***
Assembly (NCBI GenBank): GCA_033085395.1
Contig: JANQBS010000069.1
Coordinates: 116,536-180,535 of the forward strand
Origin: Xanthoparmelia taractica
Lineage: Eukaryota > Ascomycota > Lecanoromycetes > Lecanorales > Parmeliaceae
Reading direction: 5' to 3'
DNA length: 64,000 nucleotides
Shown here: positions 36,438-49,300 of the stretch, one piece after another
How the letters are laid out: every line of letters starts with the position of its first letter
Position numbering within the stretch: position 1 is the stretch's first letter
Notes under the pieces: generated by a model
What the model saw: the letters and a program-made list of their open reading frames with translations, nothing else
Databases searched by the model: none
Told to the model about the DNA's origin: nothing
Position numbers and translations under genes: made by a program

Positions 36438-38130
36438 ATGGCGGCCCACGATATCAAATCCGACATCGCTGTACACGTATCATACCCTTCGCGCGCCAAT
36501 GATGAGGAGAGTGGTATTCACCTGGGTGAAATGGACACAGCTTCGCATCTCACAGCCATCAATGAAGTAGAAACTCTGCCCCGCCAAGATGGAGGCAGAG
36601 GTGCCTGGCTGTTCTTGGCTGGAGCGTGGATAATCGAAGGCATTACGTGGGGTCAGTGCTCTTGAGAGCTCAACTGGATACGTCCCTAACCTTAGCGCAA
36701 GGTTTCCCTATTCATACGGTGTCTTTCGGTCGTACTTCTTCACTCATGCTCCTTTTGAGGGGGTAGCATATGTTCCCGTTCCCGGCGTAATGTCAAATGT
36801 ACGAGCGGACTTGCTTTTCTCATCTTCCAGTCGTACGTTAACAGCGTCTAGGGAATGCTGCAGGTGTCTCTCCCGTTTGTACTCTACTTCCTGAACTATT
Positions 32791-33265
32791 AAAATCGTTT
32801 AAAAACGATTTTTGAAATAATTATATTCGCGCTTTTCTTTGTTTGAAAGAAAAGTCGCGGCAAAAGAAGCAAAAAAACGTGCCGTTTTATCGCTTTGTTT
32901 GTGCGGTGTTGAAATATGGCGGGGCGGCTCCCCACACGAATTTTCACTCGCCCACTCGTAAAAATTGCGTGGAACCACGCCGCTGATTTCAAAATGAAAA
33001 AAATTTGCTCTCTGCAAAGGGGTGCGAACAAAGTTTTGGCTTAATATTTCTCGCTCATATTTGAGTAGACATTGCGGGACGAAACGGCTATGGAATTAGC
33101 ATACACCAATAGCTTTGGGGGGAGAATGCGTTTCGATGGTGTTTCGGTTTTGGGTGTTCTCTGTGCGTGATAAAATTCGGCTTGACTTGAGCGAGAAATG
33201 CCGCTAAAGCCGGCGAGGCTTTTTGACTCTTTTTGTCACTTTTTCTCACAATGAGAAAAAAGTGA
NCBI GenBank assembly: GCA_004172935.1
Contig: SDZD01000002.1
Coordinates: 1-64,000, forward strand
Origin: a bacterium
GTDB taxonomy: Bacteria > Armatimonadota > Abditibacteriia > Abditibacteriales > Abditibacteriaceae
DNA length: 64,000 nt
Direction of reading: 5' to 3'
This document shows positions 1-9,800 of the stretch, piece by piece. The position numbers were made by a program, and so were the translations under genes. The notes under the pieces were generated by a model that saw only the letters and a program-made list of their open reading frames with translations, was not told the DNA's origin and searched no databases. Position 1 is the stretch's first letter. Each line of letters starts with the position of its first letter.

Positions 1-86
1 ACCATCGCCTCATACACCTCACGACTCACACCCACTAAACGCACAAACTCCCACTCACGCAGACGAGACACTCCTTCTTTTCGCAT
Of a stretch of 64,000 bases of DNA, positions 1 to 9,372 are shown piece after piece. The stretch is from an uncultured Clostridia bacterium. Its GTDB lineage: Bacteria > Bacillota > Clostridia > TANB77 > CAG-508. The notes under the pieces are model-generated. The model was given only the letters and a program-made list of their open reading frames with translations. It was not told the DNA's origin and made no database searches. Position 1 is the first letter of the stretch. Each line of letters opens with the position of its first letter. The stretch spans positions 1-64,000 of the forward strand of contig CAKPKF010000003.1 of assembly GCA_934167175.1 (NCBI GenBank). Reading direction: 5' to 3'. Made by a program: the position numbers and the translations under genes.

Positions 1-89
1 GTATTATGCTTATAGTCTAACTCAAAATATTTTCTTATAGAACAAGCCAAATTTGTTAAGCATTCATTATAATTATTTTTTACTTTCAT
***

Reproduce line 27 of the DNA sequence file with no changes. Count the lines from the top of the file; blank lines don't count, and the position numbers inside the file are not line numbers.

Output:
33101 ATACACCAATAGCTTTGGGGGGAGAATGCGTTTCGATGGTGTTTCGGTTTTGGGTGTTCTCTGTGCGTGATAAAATTCGGCTTGACTTGAGCGAGAAATG